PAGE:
Tech Insights

Retrofitting Forgotten Street Cabinets: BT’s EV Charging Tactic

February 12, 2024 by Emily Newton

BT Group wants to turn unused electrical street cabinets into electric vehicle charging stations.

As electric vehicle (EV) adoption increases, expanding charging infrastructure becomes crucial. In the U.K., BT Group plans to repurpose street cabinets, once housing wires and cables for broadcast and phones, to unlock unforeseen EV charging opportunities.

With the first cabinet transformation around the corner, what could the BT EV charging plan signify for the future of accessible chargers?


Street cabinet EV charger.

Street cabinet EV charger. Image used courtesy of BT Group


The EV Infrasturcture Plan

BT will retrofit about 60,000 abandoned street cabinets to provide space for EV chargers. The cabinets already contain power connectivity options, eliminating the need to fund, manufacture, and install new tech. BT plans to use renewable energy sources

Currently, only about 54,000 chargers are available to EV owners in the U.K. The national goal is to increase the number to 300,000 by 2030. 

The pilot program will determine whether the wiring equipment within the street cabinets might be repurposed on a larger scale. BT’s research shows 78% of traditional car owners are reluctant to transition to EVs because of insufficient charging stations.

The program will also promote the U.K.’s decarbonization goals.

BT’s efforts will be valuable to governments and other companies as they dive into more productive engineering upgrades amid grid modernization and the transition to renewable energy. Companies like BT will assist in convincing more influential bodies to take decisive action and motivating corporate and citizen buy-in for EVs and green energy.


Challenges to the EV Infrastructure Plan

BT will face the most significant resistance from governments. Navigating civil planning considerations, zoning, building codes, permits, and other administrative hurdles may stall progress despite site feasibility. Engineers must have equipment and electrical peripherals documentation ready to validate the process and receive funding.

Utility companies may also pose challenges for BT. Engineers negotiate which organizations have responsibilities for power generation and accessibility. Opponents may disrupt implementation regardless of the cabinets’ cost-effectiveness and integrability to renewable energy.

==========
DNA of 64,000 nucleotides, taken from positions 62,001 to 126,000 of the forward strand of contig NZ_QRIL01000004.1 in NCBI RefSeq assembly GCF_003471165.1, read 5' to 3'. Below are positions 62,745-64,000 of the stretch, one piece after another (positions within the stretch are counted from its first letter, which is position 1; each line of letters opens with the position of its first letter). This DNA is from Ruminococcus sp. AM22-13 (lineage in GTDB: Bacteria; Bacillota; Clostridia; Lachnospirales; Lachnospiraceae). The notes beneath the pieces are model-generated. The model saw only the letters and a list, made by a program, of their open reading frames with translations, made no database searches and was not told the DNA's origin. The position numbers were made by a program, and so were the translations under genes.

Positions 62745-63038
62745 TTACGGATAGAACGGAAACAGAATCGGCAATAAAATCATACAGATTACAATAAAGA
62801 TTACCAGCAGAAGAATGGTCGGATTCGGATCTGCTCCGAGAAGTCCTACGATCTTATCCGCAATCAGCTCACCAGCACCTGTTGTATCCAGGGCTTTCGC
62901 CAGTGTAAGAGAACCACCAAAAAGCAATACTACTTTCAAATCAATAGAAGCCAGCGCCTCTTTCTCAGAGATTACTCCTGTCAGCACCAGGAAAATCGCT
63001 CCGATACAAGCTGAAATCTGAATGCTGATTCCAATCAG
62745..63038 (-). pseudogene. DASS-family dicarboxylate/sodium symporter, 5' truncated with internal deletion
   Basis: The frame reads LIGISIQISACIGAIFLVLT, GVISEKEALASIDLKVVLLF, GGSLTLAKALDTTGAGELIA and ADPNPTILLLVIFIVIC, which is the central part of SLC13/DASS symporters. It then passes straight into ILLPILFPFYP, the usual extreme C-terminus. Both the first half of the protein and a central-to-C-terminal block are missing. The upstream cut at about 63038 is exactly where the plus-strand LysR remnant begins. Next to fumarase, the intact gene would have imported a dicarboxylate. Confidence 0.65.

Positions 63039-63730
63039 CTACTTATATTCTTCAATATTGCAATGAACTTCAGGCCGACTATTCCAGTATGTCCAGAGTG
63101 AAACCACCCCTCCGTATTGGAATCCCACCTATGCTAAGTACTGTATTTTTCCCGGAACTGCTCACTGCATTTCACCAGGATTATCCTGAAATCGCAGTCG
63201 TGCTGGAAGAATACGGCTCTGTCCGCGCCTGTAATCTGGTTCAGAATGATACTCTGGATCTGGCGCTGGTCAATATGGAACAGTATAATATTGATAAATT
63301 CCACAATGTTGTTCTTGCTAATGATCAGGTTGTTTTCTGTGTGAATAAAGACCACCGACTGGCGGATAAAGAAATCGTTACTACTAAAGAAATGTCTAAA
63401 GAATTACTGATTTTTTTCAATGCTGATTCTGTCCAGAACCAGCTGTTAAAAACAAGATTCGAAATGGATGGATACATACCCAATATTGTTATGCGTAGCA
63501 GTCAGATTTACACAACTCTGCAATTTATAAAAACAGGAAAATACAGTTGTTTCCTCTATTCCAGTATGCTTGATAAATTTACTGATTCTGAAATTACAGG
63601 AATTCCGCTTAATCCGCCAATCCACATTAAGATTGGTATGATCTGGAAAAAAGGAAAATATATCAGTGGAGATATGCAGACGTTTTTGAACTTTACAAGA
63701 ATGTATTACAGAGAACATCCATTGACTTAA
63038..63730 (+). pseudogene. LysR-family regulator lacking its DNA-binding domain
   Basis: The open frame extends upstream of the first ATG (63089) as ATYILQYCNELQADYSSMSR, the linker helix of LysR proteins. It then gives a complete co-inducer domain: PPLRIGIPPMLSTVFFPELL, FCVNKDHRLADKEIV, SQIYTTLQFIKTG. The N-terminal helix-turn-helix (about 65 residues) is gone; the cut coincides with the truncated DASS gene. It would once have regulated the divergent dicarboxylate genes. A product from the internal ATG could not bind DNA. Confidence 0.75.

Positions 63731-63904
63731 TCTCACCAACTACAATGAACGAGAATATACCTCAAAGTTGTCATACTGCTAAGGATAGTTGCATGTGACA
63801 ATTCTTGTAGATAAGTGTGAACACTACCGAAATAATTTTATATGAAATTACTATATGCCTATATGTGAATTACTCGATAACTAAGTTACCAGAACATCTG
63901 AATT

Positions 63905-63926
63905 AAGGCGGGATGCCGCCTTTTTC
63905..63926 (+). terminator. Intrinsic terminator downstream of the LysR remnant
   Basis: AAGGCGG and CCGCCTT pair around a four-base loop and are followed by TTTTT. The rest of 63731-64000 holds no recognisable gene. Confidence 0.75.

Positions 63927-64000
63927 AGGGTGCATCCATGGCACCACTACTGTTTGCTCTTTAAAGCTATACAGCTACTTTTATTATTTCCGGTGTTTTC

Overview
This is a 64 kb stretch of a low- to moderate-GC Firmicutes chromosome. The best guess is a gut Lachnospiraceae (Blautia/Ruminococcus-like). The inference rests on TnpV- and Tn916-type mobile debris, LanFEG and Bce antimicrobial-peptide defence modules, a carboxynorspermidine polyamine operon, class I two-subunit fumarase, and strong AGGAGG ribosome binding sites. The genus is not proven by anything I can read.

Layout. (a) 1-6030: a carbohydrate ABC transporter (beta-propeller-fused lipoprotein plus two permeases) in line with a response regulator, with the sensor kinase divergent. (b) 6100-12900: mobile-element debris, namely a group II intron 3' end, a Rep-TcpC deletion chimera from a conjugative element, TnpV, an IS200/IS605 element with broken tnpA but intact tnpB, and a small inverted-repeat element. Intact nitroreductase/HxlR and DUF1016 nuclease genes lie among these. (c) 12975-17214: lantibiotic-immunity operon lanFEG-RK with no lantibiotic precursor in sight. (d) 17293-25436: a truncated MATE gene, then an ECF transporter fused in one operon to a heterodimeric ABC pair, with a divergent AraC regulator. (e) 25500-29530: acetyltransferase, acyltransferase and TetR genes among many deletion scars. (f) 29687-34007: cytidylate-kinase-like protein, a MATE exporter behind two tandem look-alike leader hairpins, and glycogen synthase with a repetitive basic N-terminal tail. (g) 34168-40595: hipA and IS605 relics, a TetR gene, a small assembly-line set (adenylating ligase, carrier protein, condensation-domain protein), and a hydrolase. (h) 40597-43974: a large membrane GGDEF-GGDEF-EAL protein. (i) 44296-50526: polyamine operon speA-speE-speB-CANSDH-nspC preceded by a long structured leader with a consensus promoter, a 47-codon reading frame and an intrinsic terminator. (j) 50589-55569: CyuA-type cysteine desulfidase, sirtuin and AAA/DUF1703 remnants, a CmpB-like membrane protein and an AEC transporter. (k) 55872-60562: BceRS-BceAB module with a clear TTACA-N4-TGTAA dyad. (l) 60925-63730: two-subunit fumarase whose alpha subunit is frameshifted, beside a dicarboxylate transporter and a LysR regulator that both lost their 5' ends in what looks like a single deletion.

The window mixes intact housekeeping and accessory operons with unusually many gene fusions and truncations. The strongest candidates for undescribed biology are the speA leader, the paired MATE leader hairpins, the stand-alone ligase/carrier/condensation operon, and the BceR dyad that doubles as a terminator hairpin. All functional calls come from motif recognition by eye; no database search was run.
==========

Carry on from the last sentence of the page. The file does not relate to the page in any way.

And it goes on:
Collaboration among automakers, engineers, and utility companies is required for comprehensive transformation.

BT may also face pushback from citizens, as many cabinets could disrupt street parking and road access until workers finish the upgrades. Drivers will also need time to learn how to navigate curbsides, roads, and interfaces for these novel technologies. The learning curve may cause some driver distress, but it is navigable if engineers forge educational resources and intuitive tech. 


What’s Next for BT’s EV Charging Plan?

After BT engineers finish deploying the repurposed street cabinets, they will consider adding more charging points within the cabinets. The critical infrastructure recycles copper and broadband equipment in place of fiber. The cabinets may also require AC and DC potential to upgrade charging speeds.

Engineers must also consider how EV drivers engage with the street cabinet chargers and which interfaces they might use. Software engineers must curate a secure, customized, seamless experience to perpetuate EV adoption. 


Types of EV charging plugs.

Types of EV charging plugs. Image used courtesy of the Department of Energy


BT could incorporate safety measures like RFID authentication or craft local databases to help drivers find operable charging sites in their area. Once BT finalizes the initial rollout, engineers must redistribute resources to perfect the digital customer experience.

Additionally, engineers will need to defend these charging points. High-test DC fuses for semiconductors, high voltage suppressors, and other equipment are necessary to protect and maintain them for longevity. Engineers must also install and make systems compatible with remote infrastructure management tools to monitor for wear and tear, natural disasters, misuse, or vandalism.


Unveiling Hidden Avenues for EV Charging

Engineers involved in this project must think outside the boundaries of this project to further global climate objectives. What other street furniture and hidden infrastructure can be transformed? Their insights on power compatibility and site potential may dissolve even more barriers against the proliferation of innovative charging machinery.